“Imagine, if you will, a universe in which the Sam Peckinpahs and Zach Snyders never existed and slow-motion was a technology that had either never been thought up, or was never easy enough to manage. It’s as if, in that universe, Peter Jackson signed on to direct a film shot entirely in “new slow-motion technology”, and we’re all in that universe discussing how it doesn’t look the same, whether slow-motion is going to catch on with audiences, and if all movies are going to be shot in slow-motion in five years. It’s the same thing if you switched out “slow-motion” for “steadicam” or even ”anamorphic”. This discussion is examining 48fps not as the acute filmmaking tool it can and should be, but instead as an entire filmmaking platform, which it shouldn’t necessarily be.”

Personally, I find myself firmly on the fence. Certainly there were moments in the Hobbit that looked like a low budget TV show. The 48fps also served to make the CGI action sequences look even more like a video game, but for about a third of the film, it looked magnificent. The experience was unlike watching a movie, and much more akin to something else – a more visceral, lucid experience. At some stage, when the technique has really been tested, and becomes consistent, it really will transform cinema viewing, but until then it’s an interesting experiment – just one that probably shouldn’t be tried on a near-three hour movie.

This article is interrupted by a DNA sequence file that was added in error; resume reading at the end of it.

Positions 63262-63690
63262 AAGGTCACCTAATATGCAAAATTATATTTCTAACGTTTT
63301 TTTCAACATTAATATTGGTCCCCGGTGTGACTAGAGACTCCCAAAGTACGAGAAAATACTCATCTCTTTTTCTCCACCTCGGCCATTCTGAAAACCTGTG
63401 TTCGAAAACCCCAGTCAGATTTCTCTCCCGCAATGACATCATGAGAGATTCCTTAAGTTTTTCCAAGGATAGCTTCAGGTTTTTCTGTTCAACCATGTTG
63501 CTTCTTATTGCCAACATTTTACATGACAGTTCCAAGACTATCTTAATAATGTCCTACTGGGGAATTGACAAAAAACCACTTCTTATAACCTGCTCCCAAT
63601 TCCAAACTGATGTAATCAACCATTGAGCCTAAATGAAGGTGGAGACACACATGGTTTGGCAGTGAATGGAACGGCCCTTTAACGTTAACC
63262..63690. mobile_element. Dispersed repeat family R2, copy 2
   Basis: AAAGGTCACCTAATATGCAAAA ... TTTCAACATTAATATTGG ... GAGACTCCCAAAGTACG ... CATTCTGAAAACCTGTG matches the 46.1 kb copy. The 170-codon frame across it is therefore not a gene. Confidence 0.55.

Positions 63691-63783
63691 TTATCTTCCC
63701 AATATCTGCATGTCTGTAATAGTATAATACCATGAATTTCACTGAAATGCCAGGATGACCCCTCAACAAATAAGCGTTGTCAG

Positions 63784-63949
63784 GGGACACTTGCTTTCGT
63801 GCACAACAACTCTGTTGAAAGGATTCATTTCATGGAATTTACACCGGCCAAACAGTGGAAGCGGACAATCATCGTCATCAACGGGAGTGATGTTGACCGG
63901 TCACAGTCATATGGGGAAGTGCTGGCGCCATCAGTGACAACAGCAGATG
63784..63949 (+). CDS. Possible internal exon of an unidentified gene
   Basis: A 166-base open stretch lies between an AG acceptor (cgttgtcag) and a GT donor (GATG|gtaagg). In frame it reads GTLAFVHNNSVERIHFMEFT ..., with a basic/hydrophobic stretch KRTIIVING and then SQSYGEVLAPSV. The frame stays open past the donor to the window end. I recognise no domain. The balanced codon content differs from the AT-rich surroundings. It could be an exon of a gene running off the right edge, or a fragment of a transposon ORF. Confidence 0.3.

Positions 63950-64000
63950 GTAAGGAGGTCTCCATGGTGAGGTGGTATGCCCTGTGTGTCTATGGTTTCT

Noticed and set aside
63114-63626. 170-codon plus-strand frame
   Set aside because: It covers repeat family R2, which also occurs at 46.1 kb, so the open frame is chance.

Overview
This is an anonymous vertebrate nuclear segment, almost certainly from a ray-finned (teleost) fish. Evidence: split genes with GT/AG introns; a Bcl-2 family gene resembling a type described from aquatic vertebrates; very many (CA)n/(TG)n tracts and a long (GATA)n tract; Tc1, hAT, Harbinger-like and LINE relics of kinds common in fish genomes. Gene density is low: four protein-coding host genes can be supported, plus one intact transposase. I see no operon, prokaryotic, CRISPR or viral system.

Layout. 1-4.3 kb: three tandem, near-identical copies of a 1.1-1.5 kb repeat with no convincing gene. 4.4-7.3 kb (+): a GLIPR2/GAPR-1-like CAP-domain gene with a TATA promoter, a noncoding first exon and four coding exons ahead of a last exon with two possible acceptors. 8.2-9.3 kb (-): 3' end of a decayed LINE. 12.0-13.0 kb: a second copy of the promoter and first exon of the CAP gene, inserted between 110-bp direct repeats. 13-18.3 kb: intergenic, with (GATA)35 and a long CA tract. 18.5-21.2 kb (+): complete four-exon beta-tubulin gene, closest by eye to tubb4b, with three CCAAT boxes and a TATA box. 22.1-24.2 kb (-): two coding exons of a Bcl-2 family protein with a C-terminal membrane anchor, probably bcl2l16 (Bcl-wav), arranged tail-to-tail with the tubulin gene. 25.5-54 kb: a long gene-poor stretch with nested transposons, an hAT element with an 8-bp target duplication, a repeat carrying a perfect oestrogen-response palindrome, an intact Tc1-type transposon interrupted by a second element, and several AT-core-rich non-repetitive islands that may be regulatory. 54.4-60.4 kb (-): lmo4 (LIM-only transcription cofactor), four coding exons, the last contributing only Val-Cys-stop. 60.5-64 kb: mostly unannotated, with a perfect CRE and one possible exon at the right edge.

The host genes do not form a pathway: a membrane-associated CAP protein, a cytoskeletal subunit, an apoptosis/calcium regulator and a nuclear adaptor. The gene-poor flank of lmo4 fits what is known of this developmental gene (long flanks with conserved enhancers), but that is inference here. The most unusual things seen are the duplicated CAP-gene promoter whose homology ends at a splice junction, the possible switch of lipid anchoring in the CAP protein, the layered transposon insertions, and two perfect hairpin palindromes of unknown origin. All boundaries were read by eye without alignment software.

A selection of comments from journalists who disliked the technology are below.

Darryl Webber – and The Essex Chronicle:

“The problem with the High Frame Rate 3D Peter Jackson uses in An Unexpected Journey is that it actually detracts from the cinematic feel of the film.

“In the opening scenes in the Shire you feel ‘too close in’ on the characters, everything is too immediate, too domestic. The 48 frames-per-second technology may allow for smoother, clearer movement but it made me feel like I was watching a soap opera or an on-set video diary. In fact, it made me think of 1990s BBC children’s series, The Borrowers; maybe it was the Ian Holm connection. Things got better when the story switched to battle scenes, action set-pieces and sweeping shots of the New Zealand landscape but I still wasn’t completely convinced.

“I know film-makers are always looking at ways of enhancing the cinematic experience but for me HFR 3D wasn’t immersive; it made me think about the technology being used rather than being transported by the story. It just didn’t have that epic, big screen feel to it that made The Lord of the Rings trilogy so memorable.”


Jeff Galasso –

“48fps is incredibly distracting and it’s a dubious choice for a fantasy film.  Yes, it makes the world look more realistic, but in this sense that means props look like props and sets look like sets.  The style looks better during fast moving sequences when your attention is drawn away from how stagey it all looks.  The 3D looked a bit better, but for my money, I’d go with the aesthetics of Life of Pi, which employs terrific 3D while managing to look both cinematic and gorgeous”

Cassam Looch – Lime Magazine/Movie Vortex

“I felt that every time I looked away, I had to spend several minutes trying to get my eyes readjusted. It makes you feel like you are right there…. But not right there in Middle Earth, right there on a set in New Zealand”


“I can see that the technology enables a sleeker movement and brightens 3D, but at far too great  a cost: It removes all texture from the image, as if putting a film’s  craft elements under fluorescent light, and lending everything the hard, dully even sheen of daytime TV. If this is the future, the future looks very ugly indeed.”